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Dhaka Saturday,  Jun 24, 2017

China Power Plant Collapse, Kills 67

BBC

At least 67 people were killed when a platform collapsed at a construction site in China’s Jiangxi province.

Only two workers were rescued alive and a third was still missing, state television said.
The accident took place at a power plant in Fengcheng where a cooling tower was under construction.
Industrial accidents are common in China, prompting calls for better safety standards. Last year, 170 people died at a chemical blast in Tianjin.
In this photo released by Xinhua News Agency, rescue workers look for survivors after a work platform collapsed at the Fengcheng power plant in eastern China’s Jiangxi Province, Thursday, Nov. 24, 2016Image copyrightXINHUA
Rescue workers use dogs in their search at the site where a power plant’s cooling tower under construction collapsed in FengchengImage copyrightREUTERS

Jiangxi province’s fire services said some 32 fire trucks and 212 soldiers had been deployed in the rescue efforts.
Photos posted by Chinese media showed iron pipes and concrete slabs lying on the ground inside the large cooling tower.
Recurring tragedy: By Carrie Gracie, BBC China editor
Workers search for survivors in the debris of a collapsed platform in a cooling tower at a power station at Fengcheng, in China’s Jiangxi provinceImage copyrightAFP
Sensitive to a Chinese public which is increasingly intolerant of lax safety standards, the government sent a senior official from the capital to supervise the investigation, and said those responsible for the disaster would be held accountable.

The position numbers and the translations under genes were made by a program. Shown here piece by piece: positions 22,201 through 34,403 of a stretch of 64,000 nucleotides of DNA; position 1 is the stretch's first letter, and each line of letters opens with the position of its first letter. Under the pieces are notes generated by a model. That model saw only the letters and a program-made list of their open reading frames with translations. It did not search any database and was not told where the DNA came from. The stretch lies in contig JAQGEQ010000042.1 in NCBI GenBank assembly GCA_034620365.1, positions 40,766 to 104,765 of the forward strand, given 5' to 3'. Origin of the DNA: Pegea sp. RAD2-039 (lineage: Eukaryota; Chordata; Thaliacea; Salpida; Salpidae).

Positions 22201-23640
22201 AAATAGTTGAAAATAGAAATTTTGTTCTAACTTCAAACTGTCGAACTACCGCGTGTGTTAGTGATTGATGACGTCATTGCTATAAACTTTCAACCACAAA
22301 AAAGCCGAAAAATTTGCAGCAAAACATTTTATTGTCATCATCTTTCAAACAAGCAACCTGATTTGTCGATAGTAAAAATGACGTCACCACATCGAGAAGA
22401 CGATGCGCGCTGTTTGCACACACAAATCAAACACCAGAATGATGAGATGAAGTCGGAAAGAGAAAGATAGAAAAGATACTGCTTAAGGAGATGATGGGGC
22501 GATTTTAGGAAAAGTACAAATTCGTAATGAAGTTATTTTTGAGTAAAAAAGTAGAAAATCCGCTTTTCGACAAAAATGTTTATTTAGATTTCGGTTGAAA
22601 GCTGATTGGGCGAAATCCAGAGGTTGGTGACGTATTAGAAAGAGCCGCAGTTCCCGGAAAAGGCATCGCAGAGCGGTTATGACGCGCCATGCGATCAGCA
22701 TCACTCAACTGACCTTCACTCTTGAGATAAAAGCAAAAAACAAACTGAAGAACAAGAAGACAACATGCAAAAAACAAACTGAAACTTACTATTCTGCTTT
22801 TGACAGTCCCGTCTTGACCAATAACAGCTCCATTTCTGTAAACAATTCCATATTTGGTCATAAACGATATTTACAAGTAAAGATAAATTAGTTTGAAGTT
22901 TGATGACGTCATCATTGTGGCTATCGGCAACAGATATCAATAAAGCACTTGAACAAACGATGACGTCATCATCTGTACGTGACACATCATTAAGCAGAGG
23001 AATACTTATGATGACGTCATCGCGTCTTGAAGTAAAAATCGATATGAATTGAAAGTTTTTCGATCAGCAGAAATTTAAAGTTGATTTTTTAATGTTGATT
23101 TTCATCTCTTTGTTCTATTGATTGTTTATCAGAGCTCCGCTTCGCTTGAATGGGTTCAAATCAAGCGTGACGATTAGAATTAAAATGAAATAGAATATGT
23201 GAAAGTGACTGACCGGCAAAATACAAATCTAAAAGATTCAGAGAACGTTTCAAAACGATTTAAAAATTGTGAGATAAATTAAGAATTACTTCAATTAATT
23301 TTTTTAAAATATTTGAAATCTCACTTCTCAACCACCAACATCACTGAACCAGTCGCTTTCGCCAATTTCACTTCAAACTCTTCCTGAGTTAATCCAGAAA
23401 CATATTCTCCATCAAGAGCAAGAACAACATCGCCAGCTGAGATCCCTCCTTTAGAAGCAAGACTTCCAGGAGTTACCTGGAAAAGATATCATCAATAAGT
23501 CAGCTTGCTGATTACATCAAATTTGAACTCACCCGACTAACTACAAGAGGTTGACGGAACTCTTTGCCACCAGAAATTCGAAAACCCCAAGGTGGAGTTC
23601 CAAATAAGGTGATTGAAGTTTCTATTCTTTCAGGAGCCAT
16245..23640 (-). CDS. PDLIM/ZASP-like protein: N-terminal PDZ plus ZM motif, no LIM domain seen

But the disasters and the government promises now follow a familiar pattern and China’s record on industrial safety remains grim. In the first half of the year alone more than 14,000 Chinese workers died in factories, mines and on construction sites.
Even as China grows richer, corner cutting dogs its workplaces. Partly the problem is aggressive competition, partly corruption. But the absence of strong unions to fight for worker protection does not help. Nor a heavily controlled media culture which discourages whistle blowers.
Last year China’s president promised his government would learn lessons paid in blood after a chemical blast killed 170 people. But the accidents keep coming and without more independent scrutiny of workplaces, it is hard to see that changing.
According to Jiangxi Daily, two 168m cooling towers were being built at the site as part of a project to add two 1,000-megawatt coal-fired power units to the power plant.
The project will cost 7.67bn yuan ($1.11bn; £890m).
MapChinese Premier Li Keqiang ordered an investigation, demanding that those responsible for the accident should be held accountable, Chinese media reported.
It added that the State Administration of Work Safety dispatched a team to investigate the causes of the accident.

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